A prominent South Carolina attorney whose wife and son were gunned down six months ago in unsolved killings was indicted Thursday on 21 more charges that he stole settlement and other money from clients.
When combined with previous charges from the state grand jury, Murdaugh now faces nearly 50 counts of breach of trust with fraudulent intent; computer crimes; money laundering and forgery. State prosecutors said he has stolen more than $6.2 million. He also faces a few other charges after police said he tried to fake his own death.
The latest indictments handed up Thursday against Alex Murdaugh include seven more alleged schemes between 2016 and 2020 where the attorney told clients their settlements were smaller than expected or they had to pay extra fees for things like accident reconstruction, according to court records.
Murdaugh, 53, then sent that portion of the settlement money to a fake account he created, prosecutors said.
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This set of indictments said Murdaugh stole nearly $1.4 million.
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Murdaugh's father, grandfather and great-grandfather were prosecutors in tiny Hampton County, where every road leading to the county seat is two lanes. The family also founded what has become a giant private law firm with dozens of attorneys known for suing railroads and getting injury claims for workers.
Murdaugh's legal troubles began after his wife, Maggie, 52, and son Paul, 22, were found shot to death at the family's estate in June. No one has been charged in their deaths and Murdaugh's lawyers said he has denied having anything to do with their killings. They didn't immediately comment on the latest financial charges.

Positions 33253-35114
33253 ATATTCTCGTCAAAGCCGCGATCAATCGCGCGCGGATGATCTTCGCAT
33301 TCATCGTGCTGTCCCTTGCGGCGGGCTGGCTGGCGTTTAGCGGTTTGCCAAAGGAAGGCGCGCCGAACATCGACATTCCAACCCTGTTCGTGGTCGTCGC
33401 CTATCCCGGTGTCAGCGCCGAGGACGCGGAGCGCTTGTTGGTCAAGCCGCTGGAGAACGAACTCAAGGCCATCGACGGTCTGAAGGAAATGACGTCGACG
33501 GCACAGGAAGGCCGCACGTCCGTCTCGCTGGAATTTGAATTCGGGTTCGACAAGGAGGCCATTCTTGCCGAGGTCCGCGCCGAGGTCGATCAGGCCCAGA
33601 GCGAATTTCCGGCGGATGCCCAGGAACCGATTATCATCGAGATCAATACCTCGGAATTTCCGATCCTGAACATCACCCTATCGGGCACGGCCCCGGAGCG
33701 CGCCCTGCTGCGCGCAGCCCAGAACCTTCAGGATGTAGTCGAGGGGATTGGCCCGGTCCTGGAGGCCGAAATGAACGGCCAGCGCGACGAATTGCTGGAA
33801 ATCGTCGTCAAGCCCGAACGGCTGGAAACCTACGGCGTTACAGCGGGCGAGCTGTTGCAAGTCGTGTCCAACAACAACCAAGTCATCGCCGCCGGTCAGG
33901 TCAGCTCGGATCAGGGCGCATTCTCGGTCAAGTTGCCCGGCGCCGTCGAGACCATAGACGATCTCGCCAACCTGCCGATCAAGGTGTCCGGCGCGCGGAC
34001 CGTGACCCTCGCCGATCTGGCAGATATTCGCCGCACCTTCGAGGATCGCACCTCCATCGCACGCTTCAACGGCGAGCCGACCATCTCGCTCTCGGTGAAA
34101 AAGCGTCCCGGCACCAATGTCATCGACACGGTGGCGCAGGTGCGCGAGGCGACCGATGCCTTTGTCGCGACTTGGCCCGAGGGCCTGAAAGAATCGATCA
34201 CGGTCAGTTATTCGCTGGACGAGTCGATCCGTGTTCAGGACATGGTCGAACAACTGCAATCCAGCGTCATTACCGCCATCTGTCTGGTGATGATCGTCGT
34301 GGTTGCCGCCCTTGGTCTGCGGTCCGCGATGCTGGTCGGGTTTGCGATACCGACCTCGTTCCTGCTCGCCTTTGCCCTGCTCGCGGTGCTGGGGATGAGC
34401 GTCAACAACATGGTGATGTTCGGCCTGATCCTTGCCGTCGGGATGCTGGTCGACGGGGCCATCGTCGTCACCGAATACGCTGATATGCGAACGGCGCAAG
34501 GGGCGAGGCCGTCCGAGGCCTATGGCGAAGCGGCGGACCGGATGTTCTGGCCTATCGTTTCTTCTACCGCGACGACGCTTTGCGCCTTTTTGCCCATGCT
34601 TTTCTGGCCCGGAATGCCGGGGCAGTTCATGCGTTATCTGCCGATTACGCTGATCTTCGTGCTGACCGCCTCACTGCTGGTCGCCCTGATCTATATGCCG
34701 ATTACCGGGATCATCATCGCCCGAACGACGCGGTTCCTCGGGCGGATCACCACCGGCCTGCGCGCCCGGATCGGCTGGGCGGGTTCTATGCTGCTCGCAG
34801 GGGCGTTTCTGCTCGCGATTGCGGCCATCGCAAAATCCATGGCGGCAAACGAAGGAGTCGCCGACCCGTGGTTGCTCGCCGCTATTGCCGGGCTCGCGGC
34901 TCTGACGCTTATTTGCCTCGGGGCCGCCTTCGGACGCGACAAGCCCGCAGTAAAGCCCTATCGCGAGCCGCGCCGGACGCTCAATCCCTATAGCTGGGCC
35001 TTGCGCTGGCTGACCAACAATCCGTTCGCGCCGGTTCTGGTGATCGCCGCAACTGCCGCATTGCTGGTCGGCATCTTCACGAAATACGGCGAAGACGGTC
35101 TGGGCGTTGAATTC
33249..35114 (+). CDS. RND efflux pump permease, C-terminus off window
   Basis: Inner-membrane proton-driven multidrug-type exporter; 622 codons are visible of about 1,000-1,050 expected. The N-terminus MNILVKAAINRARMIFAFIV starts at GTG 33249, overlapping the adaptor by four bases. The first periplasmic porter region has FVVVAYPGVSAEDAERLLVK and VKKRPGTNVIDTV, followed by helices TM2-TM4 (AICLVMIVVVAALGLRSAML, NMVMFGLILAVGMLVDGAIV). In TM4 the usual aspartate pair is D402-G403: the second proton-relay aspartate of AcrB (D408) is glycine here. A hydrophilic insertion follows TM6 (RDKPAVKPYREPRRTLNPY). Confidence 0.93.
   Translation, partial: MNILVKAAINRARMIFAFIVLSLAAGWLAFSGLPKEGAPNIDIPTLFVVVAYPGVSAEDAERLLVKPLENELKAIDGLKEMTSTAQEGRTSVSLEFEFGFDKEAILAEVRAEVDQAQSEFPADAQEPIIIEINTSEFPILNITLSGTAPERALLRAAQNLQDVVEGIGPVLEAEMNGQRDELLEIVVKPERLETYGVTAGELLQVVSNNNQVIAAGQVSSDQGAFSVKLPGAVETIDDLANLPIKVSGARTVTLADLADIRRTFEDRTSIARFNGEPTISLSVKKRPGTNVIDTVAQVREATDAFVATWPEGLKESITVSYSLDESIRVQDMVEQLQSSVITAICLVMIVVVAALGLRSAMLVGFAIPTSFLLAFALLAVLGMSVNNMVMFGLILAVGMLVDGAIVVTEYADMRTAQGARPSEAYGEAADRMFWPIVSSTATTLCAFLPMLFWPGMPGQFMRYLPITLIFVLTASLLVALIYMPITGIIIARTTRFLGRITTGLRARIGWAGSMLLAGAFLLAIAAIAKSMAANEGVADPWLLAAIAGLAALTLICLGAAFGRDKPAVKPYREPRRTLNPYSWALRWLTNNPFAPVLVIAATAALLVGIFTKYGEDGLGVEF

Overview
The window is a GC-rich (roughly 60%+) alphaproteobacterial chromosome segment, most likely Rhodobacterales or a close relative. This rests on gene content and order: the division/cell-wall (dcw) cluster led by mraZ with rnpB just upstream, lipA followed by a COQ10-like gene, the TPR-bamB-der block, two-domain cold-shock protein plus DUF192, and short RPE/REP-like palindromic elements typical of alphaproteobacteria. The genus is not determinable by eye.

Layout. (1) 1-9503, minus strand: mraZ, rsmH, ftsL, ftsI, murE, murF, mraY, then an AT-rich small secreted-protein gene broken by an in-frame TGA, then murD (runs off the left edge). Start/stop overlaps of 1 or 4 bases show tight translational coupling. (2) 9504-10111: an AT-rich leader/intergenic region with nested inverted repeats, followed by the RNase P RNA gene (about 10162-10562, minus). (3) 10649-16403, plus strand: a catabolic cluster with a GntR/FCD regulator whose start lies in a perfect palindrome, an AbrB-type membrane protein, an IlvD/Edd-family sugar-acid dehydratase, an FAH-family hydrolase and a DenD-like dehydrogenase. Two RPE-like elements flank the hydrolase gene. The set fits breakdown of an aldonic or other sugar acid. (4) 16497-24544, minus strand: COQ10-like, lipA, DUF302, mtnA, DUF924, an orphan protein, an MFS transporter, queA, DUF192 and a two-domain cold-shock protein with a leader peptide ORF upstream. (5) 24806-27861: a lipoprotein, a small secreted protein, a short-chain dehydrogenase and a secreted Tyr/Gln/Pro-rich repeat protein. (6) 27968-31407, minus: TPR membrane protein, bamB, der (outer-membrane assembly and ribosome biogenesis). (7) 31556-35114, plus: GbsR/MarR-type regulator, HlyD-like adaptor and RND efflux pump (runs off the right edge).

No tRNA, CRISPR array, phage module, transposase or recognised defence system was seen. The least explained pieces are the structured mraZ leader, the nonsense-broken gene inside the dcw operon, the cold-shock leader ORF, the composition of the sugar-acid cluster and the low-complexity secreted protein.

In one indictment Thursday, prosecutors said Murdaugh told the representative of a dead woman's estate he only recovered $30,000, but since the award was so small, he would waive his lawyer fee. Instead, Murdaugh recovered more than $180,000 and wrote a check to his bank account for the more than $150,000 difference, the indictment said.
In another case, Murdaugh told a family friend $85,000 of a settlement had to be set aside for a “medical insurance lien" and then sentthat money to himself, according to the indictment.
Murdaugh has been held without bond for more than seven weeks — a judge said it was for the defendant’s own safety after his arrest on charges he stole $3.4 million in insurance money meant for the sons of his housekeeper Gloria Satterfield. She died after a fall at one of the family’s homes in 2018. Murdaugh’s lawyers are appealing the no bond decision to the state Supreme Court.
Murdaugh will be in court again Friday for a virtual bond hearing on 27 indictments from nearly three weeks ago. Prosecutors said the charges include taking $125,000 from a settlement for a state trooper injured on duty.
Murdaugh also is charged in what investigators said was an attempt to have himself shot and killed so his surviving son could collect a $10 million life insurance policy.
All the charges against Murdaugh are felonies and he could face hundreds of years in prison if convicted of all them.
All the charges involve a fraudulent bank account Murdaugh created with a name similar to a company that handles legal settlements, according to investigators.
Murdaugh used the money to pay bank overdraft fees, credit card payments, checks written to friends and family and other items, according to the indictments.